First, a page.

We were able to locate one product that looks promising, the Inno Media Infowave IW-9000 wireless serial adapter pair. Unfortunately, the product seems to be discontinued (or at least very poorly distributed), and we were unable to find a vendor with any in stock. We contacted Inno Media directly, but they did not return our phone calls or e-mail. We finally located one pair on eBay, but unfortunately they were purchased by a researcher in a robotics lab at the Neurosciences Institute in La Jolla. That researcher has offered to sell them to us if they don't fit his application--although we may not want them in that case, since his application is identical to ours. As of this writing, we are still uncertain whether we will be able to acquire a wireless serial radio pair.

For the host system, we borrowed an HP OmniBook computer from Harvey Mudd. The OmniBook presents its own challenges, since it seems to work only in its docking station, and not very reliably even then. We were eventually able to install Windows 98 on one of its two hard disks; we chose to install Windows because it is the operating system that two of our three group members are most comfortable with. We will eventually need to develop an application to run on the OmniBook which interfaces with our robot through the serial port and will be capable of reprogramming the robot on the fly.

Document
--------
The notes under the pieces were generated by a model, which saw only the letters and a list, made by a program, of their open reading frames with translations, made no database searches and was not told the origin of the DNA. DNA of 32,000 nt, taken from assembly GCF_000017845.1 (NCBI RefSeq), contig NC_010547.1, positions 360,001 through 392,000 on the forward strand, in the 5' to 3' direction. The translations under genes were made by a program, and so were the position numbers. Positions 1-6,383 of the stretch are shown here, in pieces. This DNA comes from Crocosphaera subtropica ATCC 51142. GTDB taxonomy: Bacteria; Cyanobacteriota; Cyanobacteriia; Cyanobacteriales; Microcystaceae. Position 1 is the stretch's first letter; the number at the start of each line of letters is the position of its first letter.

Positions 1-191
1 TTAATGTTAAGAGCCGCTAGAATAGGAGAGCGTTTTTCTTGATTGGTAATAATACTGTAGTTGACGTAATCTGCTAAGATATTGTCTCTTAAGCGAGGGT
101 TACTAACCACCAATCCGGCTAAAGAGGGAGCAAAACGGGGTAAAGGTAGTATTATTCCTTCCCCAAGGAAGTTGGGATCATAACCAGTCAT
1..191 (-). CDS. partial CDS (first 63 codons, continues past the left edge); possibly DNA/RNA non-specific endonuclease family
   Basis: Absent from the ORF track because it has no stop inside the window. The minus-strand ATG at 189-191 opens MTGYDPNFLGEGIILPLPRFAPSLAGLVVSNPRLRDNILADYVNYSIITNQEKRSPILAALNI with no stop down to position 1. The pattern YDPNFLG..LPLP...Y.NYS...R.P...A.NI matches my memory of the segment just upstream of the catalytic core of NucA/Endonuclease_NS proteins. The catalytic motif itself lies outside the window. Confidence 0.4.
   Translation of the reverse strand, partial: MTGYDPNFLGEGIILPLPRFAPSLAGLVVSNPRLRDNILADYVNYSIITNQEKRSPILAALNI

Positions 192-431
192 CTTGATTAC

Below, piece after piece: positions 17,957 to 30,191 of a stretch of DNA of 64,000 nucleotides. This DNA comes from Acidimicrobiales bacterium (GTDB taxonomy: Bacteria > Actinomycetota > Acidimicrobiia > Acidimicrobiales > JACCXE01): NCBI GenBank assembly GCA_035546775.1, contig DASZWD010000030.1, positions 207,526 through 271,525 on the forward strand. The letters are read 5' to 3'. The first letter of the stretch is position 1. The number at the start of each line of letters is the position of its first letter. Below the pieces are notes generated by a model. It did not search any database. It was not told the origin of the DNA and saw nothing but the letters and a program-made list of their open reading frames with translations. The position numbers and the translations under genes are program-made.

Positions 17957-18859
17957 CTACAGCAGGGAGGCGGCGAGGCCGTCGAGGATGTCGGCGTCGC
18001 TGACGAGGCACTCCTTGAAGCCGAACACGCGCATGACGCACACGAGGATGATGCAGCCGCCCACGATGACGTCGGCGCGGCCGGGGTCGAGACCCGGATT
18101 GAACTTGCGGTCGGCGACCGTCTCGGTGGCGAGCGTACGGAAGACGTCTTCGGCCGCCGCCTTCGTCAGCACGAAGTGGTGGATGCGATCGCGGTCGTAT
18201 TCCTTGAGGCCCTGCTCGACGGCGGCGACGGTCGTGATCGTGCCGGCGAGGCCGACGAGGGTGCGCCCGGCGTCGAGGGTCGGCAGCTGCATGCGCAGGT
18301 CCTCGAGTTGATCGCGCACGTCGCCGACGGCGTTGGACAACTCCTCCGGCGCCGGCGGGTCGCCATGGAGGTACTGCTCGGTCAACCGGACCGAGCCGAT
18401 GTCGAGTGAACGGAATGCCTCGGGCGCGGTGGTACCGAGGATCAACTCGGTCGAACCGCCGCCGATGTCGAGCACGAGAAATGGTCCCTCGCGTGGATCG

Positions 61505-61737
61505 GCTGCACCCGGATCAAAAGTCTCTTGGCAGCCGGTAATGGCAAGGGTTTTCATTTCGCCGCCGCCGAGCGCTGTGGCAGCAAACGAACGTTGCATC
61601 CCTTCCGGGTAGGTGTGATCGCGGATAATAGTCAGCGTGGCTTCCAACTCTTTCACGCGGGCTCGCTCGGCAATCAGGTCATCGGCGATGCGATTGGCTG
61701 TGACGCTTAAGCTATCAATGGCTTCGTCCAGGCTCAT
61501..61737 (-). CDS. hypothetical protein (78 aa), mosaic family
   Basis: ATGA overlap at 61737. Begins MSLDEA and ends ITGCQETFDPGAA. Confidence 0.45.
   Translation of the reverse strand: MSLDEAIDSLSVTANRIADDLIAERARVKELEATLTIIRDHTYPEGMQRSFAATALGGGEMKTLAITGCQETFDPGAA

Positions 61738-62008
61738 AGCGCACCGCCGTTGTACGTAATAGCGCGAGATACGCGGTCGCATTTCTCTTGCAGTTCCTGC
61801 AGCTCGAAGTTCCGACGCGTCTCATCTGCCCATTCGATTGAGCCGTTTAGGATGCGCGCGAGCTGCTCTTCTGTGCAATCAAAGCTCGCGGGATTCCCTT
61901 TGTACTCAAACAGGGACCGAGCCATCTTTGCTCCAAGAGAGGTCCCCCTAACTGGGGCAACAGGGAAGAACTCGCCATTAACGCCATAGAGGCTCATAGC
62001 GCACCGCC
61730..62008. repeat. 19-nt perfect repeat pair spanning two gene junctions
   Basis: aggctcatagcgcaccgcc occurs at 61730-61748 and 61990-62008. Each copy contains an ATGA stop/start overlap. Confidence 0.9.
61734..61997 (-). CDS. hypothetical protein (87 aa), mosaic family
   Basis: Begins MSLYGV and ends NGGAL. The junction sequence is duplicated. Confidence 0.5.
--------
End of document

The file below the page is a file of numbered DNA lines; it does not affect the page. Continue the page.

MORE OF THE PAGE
The robot kit arrived mostly as we expected, in component form. The Next Step controller and IR sensor board needed to be assembled, which Dave did while Woody and Mike undertook the assembly of the chassis. To our dismay, we discovered that the included motors are only capable of rotating a half turn. Before they could be used for locomotion, they had to be taken apart and modified. We found the procedure for modifying the motors difficult at best.

One of the HiTec servos disassembled.